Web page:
Updated to include new information from Apama Medical
Novel catheter ablation tech developer Apama Medical said it raised a total of $19.7 million, with $13.2 million coming from a closed Series C round and $6.5 million from a debt facility with Silicon Valley Bank.
Apama Medical is developing novel ablation catheter technology to combine “the best elements of existing ablation technology while incorporating additional unique features to address gaps in current technology,” according to it’s website.
The Series C round was joined by Ascension Ventures, Medvance Incubator Partners, ONSET Ventures, Incept and various angel investors, the company said.
“We are pleased to receive such strong support from our existing investors, which we attribute to the tremendous progress of the company, including the initiation of our AF-Ficient FIH clinical study earlier this year,” CEO Amr Salahieh said in a press release.
A total of 63 investors took part in the round, according to an SEC filing; the company hopes to raise another $313,496 before closing it.
Apama Medical said its new device aims to reduce procedure time due to “multipoint, single-shot design” and optimized placement via real-time visualization. Apama said the device design will include the ability to create customizable lesion patterns to allow for the treatment of various AF types.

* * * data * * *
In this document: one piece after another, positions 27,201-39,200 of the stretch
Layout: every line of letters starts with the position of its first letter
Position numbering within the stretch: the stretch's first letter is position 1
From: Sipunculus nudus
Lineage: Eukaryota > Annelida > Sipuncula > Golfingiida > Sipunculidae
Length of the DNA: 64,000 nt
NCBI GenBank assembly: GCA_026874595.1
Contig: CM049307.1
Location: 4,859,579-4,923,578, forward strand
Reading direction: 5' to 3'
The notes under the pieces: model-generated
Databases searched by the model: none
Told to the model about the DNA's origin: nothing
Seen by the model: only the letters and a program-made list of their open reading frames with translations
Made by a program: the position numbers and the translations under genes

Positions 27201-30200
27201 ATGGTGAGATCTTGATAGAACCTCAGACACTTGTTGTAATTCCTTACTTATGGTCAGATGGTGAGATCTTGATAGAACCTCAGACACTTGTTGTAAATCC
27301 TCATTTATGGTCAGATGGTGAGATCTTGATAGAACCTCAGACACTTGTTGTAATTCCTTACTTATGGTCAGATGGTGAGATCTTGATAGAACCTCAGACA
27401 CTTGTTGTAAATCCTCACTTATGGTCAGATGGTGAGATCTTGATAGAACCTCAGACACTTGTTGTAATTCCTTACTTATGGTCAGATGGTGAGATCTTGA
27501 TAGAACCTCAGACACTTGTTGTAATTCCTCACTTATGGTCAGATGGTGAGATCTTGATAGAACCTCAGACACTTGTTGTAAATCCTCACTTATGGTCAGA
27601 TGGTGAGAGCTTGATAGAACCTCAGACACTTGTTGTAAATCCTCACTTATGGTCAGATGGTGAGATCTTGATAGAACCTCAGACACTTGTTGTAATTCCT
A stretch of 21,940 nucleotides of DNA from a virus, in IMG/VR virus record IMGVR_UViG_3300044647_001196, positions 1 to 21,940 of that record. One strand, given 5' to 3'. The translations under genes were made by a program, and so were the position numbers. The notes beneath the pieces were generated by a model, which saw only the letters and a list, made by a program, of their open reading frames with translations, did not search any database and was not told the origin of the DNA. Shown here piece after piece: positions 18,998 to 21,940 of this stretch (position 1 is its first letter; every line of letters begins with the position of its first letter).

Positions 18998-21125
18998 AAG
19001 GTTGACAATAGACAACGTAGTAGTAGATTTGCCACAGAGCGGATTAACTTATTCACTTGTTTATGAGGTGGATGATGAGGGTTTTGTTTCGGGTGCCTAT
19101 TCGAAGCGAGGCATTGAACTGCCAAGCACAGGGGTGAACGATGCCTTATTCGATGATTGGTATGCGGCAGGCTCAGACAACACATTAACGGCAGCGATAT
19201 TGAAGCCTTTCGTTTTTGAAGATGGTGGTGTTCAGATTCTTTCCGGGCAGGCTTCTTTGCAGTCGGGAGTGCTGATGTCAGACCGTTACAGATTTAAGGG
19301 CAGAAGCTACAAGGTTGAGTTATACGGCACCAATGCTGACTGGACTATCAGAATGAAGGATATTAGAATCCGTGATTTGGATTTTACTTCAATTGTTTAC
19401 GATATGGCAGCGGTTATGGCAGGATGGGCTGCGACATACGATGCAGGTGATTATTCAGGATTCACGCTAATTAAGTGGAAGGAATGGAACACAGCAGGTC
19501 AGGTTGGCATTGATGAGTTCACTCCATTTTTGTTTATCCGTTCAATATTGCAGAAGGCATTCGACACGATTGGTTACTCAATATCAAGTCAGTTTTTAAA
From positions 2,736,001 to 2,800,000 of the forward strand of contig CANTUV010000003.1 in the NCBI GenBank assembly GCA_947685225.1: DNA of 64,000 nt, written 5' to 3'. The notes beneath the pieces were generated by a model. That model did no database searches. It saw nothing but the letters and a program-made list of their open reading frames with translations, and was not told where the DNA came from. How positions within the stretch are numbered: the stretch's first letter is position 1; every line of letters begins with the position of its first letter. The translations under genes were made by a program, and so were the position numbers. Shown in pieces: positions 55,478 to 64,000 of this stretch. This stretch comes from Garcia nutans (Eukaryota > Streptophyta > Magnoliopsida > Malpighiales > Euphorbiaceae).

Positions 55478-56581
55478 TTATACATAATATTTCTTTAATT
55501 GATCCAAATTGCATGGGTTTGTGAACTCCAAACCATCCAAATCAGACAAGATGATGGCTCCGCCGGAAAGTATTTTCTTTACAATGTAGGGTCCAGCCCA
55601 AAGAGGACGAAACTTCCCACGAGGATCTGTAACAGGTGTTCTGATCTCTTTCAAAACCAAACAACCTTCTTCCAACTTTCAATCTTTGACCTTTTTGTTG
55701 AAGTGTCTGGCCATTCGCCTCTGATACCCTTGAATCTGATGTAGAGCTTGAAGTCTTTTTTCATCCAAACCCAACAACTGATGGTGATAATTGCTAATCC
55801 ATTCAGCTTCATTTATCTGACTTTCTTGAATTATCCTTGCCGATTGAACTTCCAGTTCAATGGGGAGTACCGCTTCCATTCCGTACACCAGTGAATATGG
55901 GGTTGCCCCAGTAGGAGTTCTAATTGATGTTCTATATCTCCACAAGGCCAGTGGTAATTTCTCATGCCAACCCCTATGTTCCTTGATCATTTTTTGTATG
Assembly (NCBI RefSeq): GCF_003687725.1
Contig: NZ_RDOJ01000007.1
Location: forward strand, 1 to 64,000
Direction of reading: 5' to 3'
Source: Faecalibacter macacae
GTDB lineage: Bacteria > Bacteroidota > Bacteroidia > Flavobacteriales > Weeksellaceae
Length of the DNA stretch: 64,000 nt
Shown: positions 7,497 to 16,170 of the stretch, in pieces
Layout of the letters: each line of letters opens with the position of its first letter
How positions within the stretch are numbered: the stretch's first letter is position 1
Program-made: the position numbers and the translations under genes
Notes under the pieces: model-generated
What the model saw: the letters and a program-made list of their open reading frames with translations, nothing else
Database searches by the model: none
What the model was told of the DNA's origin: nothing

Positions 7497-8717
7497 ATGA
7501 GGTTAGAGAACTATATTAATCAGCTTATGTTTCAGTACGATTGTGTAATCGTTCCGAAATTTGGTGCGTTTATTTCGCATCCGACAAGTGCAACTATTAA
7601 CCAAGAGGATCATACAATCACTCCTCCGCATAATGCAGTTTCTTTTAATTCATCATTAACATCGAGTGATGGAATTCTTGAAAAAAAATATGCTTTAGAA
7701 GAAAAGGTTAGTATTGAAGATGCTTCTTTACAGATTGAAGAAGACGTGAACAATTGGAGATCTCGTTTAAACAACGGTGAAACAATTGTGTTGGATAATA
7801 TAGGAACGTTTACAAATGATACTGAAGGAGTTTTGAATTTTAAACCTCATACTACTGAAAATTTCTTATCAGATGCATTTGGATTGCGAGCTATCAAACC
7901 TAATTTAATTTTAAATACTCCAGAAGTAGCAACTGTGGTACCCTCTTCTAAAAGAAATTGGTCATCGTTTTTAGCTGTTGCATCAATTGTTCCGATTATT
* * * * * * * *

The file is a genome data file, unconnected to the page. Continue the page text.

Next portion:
The Campbell, Calif.-based company said it recently released results from the AF-Ficient FIH clinical study of its device. Data from 6 patients treated with its Apama RF balloon catheter device indicated that the device met safety and performance outcomes, as measured by successful PVI isolation and lack of serious adverse events at 7 and 30 days.
“The Apama RF Balloon Catheter System is an innovative solution that addresses the gaps in existing catheter ablation technologies. The multipoint RF system enables single shot, customizable ablation geometries for improved efficiency and versatility. In addition, built-in cameras enable real-time visualization that allows for enhanced navigation and feedback on electrode contact,” study presenter Dr. Amin Al-Ahmad of Austin’s Texas Cardiac Arrhythmia Institute said in a prepared statement.
Apama Medical reported raising $9 million in July. The company’s last Series B financing round brought in $17.5 million in January last year, according to a press release, and was led by Ascension Ventures.
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